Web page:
How to Teach Spatial Concepts (Freebie Included!)

    September 7, 2020 No Comments

     

    Teaching Spatial Concepts

    Ways to Teach Spatial Positions

    There are two ways to target position words: receptively and expressively.  

     

    Receptive Language refers
    to what we understand.  If we are working on position words for
    receptive language, we might ask the child to “put the bunny 
    on the table”.  The child is working on position words and the word “on”, but they don’t have to say anything. 

     

    Expressive Language refers
    to what we can say or communicate (through any means, sign language,
    pointing, gesturing, talking, etc.).  It doesn’t have to be verbal, but
    it does need to communicate something.  For this, we might put the bunny
    on the table and say “where is the bunny?”  We’d expect the child to
    communicate “on” (either through verbal or nonverbal communication
    expressively).

     

    How Parents Can Teach Position Words

    As
    parents, we are our children’s first and most consistent teachers.  We
    can teach language by modeling it from an early age, birth!  You can use
    position words all day long.  “I’m putting your sock 
    on your foot.” “Let’s get the milk out of the fridge.”  “We are going to get in the
    car now.”  I often tell parents, if you’ve talked to the point that
    you’re tired and feel a little bit silly, you’re on the right track!


    Ways to Talk to Your Child During the Day: 

    • While getting them dressed.
    • While fixing their food.
    • Singing songs
    • Reading books or talking while looking at the pictures
    • While riding in the car (“look, I see a horse!”)
    • Giving them words when they don’t have any (“I can see that you are very sad right now!”)
    • While watching a movie
    • While getting ready for bed
    • While getting into or out of the car
    • While playing with toys
    • On an outing to the grocery store
    • While making a phonecall to a friend or relative


    Evidence Based Practice:

     

    Betty Hart, PhD and Todd Risely, PhD with the University of Kansas found
    in their research that the more words a child was exposed to, the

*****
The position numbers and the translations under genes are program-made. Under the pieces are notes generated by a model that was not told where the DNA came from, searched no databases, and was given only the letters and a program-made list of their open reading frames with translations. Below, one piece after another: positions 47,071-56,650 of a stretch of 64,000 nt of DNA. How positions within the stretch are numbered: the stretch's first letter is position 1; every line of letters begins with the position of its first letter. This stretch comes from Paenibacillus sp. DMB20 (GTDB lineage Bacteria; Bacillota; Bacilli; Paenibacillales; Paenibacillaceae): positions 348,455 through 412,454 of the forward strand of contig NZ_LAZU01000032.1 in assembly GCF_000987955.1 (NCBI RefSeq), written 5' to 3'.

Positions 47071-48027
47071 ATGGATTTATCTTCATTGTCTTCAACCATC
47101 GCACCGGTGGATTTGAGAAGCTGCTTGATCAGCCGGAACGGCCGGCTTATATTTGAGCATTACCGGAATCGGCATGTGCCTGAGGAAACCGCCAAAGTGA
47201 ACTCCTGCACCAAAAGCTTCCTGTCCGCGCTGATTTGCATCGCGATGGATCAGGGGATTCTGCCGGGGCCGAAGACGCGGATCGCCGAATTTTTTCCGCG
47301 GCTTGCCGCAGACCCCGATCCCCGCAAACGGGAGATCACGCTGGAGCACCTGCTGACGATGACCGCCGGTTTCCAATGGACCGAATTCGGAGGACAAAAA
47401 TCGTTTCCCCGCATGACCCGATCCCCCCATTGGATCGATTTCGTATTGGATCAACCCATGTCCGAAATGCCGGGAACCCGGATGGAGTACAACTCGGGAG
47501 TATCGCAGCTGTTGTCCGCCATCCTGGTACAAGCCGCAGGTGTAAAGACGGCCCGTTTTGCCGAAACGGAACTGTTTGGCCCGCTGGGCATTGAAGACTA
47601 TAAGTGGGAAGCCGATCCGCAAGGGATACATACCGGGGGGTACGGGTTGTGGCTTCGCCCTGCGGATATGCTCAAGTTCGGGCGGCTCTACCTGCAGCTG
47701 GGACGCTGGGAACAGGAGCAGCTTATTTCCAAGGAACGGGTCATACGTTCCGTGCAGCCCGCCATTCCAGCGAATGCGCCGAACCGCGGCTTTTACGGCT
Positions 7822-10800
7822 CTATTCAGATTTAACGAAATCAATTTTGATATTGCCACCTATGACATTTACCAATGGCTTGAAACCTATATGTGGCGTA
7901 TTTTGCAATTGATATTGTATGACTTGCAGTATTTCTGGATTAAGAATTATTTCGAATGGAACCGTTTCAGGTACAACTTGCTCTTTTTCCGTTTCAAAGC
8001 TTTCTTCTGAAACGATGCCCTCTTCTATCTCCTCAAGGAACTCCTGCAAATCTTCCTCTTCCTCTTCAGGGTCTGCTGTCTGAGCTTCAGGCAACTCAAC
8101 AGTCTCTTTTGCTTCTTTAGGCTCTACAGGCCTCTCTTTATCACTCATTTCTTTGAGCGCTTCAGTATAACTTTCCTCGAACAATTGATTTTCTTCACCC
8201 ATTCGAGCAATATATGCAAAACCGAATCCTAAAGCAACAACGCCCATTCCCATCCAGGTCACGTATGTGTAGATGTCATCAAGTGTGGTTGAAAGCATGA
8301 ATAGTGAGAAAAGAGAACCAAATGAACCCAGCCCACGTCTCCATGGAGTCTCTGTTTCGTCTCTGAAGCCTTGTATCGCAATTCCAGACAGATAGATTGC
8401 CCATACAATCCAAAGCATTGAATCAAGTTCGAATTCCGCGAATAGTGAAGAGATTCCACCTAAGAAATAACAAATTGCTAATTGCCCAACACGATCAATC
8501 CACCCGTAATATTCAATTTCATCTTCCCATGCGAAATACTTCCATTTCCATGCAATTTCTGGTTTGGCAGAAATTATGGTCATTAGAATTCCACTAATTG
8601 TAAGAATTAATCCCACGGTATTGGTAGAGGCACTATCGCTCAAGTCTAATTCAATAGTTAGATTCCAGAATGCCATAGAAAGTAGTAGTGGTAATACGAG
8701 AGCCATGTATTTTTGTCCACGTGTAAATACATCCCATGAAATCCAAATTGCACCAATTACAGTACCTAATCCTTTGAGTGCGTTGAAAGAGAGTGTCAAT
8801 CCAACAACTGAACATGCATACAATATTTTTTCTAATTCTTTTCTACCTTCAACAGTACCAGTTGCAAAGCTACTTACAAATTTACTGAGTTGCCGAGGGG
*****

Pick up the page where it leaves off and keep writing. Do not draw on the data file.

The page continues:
better their academic performance was in school (regardless of
    socioeconomic status).  They described 30,000 words a day as their
    “magic number” for meaningful growth and success.  On paper, this looks
    like a LOT of words…but we can do this, as parents.  We can talk to
    our children throughout the day….even when they cannot talk
    themselves.  You can read more about this study and research here.

    The bottom line is that even if it feels silly or tiring by the end of
    the day, talking to your child can make a tremendous difference in their
    language development and future success in school. It’s a tool that
    doesn’t require any money, just a caregiver talking to the child.

     

    While 30,000 words sounds like a daunting task, many of us already do this and don’t even realize it.  You can do it!

     

    Turn Yourself Into an Animated Character

     

    Where’s the bunny?

    For a free printable version of bunny position words cards, check here.  

    Behind

    Under

    Beside


    In front 


                             

        On

    Books for Teaching Spatial Concepts 

    Interactive Books & Adapted Books (Print and Prep)

    Where’s Lucas? by Elizabeth Hepler

    Where’s the Barn Cat?  by Panda Speech

    Picture Books to Order

    Where’s Spot? by Eric Hill

    Up, Down, and Around by Katherine Ayres

    Llama Llama Hide and Seek by Anna Dewdney

    In-Between Things by Priscilla Tey

    Piggies in the Pumpkin Patch by Mary Peterson and Jennifer Rofe

    Yellow Ball by Molly Bang

    Songs for Teaching Spatial Concepts

    Itsy Bitsy Spider

    We’re Going on a Bear Hunt  

     

    Toys for Teaching Spatial Concepts

    Any toys can be used for teaching spatial concepts.  Just focus on modeling language and target terms like these: in, on, under, over, out, around.  

     

    Receptive Language: Play with your child and model what you’re doing.  “Let’s put the dog on.” 

    Expressive Language: Keep it simple. Model for your child “Put on”.   You can also work on the child’s expression by pausing to see if they fill in the blank.  “The dog is_____”. 

    Digital Resources for Teaching Spatial Concepts

     Interactive Book and 8 Boom Card Decks: Where’s Lucas

    Free Boom Cards: Where is the Mermaid?

    Best Selling Interactive Book and Game: There’s a Mouse in the House!

    Free Printables and Handouts  

    Super Duper Inc: Parent Handout on Basic Concepts

    20 Pages of Free Printables from Ausome Speech

    This is a free set of 20 pages of visuals for spatial positions.  Enjoy!

    Ausome SLP

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      Prior Speaking Experiences

      -Guilford Child Development: Autism in the Early Childhood Setting
      -Cheshire Speech and Voice: Effective Tools for increasing Sensory Integration for Speech/Language Intervention; Autism
      -Caldwell Community College and Technical Institute: Autism
      -CHIPS Greensboro: Autism for Professionals
      -NCSHLA: Teletherapy (Including the Parent Perspective)
      -Telepractice Today: Podcast (Parent and SLP Perspectives)
      -UNC Chapel Hill: Guest Lecture
      -Abled Not Labeled: Presenter (Intro to Neurodiversity)
      -Rockingham County Schools (Gestalt Language Processing)
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